A few weeks ago I went to a baby shower, my first ever. Fortunately, it was a laid-back gathering, a chance to meet people and chat over mulled wine and sausage rolls and cupcakes. We played a few simple games, but we were spared the horror games that I have only heard of — passing the nappy filled with melted chocolate, nappy-changing competitions and the like.
One simple game that began the afternoon was the invitation for everyone to name their favourite children’s book. What a hard decision! As we went around the room, people murmured, sighed, laughed and nodded, memories obviously flooding back: being read to as a kid, or reading to their own kids. Lines and pictures came back to me.
I don’t remember my own early childhood books very well. I think the full fare of Enid Blyton and Peter Rabbit were the main ones. I was especially fascinated by Peter Rabbit pleading with Mr Robinson not to be thrown into the briar patch, then laughing in delight when he had. So innocent of subterfuge I was that my older sister had to explain. I did learn a new word, though — soporific — and discovered that, strangely, too much lettuce makes you sleepy. But I think I made up for that lack of books when my own kids were born.
Someone in the group named Where the Wild Things Are (‘“And now,” cried Max. “Let the wild rumpus start.”’) and the next person mentioned In the Night Kitchen (‘I’m in the milk and the milk’s in me. God bless milk and God bless me.’). The list went one: The Very Hungry Caterpillar, the Spot books (though not my favourite), all the fairy tales, We’re Going on a Bear Hunt (‘We’re going to catch a big one. I’m not scared. What a beautiful day. Uh oh!’) The Wind in the Willows, The Paperbag Princess — one of my absolute favourites, where the heroine outsmarts a dragon and then tells the snooty prince, ‘You’re a toad, Ronald’ and marches off into the sunset.
My pick was Each Peach Pear Plum by the Ahlbergs, an almost perfect book for reading to kids because it has rhythm, rhyme and gorgeously detailed drawings. On each page a fairy tale character (and at the end, a pie) is hidden among the detail, hence the ‘I spy’ part of the rhyme. We had (still have) a tiny hardback copy, which made hunting among the detail even more fun.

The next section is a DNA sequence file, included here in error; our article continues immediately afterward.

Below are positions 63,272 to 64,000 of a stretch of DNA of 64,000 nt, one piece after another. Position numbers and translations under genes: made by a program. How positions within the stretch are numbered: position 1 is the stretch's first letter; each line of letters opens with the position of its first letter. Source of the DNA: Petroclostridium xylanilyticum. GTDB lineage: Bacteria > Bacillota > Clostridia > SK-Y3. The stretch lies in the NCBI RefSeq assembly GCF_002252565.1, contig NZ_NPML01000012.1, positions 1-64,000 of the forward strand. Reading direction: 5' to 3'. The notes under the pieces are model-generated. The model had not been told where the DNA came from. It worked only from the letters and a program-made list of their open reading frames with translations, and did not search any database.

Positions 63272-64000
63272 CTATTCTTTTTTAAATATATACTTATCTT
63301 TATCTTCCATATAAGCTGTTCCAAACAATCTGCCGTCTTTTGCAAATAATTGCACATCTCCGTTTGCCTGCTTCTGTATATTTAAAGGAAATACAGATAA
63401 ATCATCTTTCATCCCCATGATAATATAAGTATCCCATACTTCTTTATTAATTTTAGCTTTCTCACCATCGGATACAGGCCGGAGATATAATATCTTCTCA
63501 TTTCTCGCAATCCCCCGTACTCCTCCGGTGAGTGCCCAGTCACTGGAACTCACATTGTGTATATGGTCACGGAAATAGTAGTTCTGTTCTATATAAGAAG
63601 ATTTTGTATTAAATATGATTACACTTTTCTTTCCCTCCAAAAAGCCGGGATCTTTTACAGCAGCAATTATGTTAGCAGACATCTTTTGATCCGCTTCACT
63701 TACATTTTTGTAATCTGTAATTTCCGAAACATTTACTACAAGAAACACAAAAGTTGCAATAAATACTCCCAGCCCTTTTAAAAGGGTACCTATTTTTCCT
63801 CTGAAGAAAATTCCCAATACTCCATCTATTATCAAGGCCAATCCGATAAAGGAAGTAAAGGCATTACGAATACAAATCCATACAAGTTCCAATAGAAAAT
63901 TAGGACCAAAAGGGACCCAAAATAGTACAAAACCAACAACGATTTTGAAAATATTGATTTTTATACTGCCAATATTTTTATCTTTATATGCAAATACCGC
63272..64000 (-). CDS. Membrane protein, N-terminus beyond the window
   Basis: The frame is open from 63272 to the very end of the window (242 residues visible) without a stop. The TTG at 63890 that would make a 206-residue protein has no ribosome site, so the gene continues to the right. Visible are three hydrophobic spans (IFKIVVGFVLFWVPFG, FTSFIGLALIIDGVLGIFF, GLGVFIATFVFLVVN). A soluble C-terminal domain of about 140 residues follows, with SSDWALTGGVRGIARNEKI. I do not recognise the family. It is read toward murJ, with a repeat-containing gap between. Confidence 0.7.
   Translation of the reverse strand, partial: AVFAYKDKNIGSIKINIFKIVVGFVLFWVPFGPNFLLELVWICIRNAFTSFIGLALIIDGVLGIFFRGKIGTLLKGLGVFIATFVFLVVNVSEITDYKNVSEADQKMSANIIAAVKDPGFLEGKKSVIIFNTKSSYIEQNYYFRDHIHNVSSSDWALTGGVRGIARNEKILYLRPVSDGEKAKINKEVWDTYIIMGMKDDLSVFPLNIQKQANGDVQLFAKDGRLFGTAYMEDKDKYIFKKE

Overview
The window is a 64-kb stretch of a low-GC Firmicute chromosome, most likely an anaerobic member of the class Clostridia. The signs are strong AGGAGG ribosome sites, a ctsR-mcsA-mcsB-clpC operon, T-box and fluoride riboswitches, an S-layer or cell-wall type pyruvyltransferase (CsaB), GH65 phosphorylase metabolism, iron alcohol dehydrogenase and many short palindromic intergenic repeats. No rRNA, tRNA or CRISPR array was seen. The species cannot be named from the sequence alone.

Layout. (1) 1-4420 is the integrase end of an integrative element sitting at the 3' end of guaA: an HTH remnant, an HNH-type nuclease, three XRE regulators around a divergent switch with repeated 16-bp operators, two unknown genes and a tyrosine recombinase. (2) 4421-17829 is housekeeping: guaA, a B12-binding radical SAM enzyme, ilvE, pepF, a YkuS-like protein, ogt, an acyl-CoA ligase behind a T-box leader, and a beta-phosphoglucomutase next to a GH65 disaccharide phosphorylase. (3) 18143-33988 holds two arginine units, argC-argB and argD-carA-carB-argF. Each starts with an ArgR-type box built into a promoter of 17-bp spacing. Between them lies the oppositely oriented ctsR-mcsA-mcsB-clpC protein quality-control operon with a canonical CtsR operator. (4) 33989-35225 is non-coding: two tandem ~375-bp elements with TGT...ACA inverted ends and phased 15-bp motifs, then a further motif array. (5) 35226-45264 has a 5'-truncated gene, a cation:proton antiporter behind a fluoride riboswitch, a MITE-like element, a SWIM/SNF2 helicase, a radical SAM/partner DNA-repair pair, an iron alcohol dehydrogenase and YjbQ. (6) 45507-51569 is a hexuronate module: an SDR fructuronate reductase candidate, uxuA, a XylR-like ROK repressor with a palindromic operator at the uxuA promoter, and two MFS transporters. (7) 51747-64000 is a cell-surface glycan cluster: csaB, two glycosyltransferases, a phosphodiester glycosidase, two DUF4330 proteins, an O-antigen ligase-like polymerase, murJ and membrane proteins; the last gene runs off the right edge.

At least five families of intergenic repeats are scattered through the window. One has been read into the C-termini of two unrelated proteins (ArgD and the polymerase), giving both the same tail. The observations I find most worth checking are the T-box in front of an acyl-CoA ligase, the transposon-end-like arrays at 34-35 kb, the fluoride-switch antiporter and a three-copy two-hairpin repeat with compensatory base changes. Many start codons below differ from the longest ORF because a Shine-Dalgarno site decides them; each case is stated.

The first line seems perfect, even though it doesn’t strictly make sense. It’s the sounds that work so well. ‘Each’, an ordinary kind of word, becomes so much more interesting next to ‘peach’, such fun to say. ‘Pear’ then softens, links gently to ‘plum’, such a good word for the line end. But most of all, they feel round and rich, juicy even. We used to draw out ‘I spy’ into long thin sounds, then pounce on ‘Tom Thumb’. When the game finished, a group of us managed to recite the whole thing. Hubbard and cupboard, ditch and witch, hunting and bunting — the rhymes are such fun to say. And at the end, it’s: ‘Plum pie in the sun / I spy everyone!’ It all comes together in one loud acclamation. Perfect.
It was all quite nostalgic, remembering the books I loved as much as my kids did. But then I remembered an incident my eldest daughter had reminded me about a few years ago. When she was about ten, and her younger sister was about eight, I read them The Hobbit. They loved it, the younger one being fixated by the spiders in the forest; the older one impatient and sneaking off to read the next chapter on her own. Apparently one night they were naughty and I was so angry that I pronounced there would be no more Hobbit. What?! How could I do that? But it seems I did; I’d obviously blocked it out. What a cruel and inhuman punishment — to deny them the end of the story, the satisfaction of resolution, the ‘I spy everyone’ kind of resolution. I apologised, but they laughed and said kindly, ‘Yeah, but we were pretty naughty. Fair enough.’
But I’m not sure — maybe scrubbing the floors would have been less mean…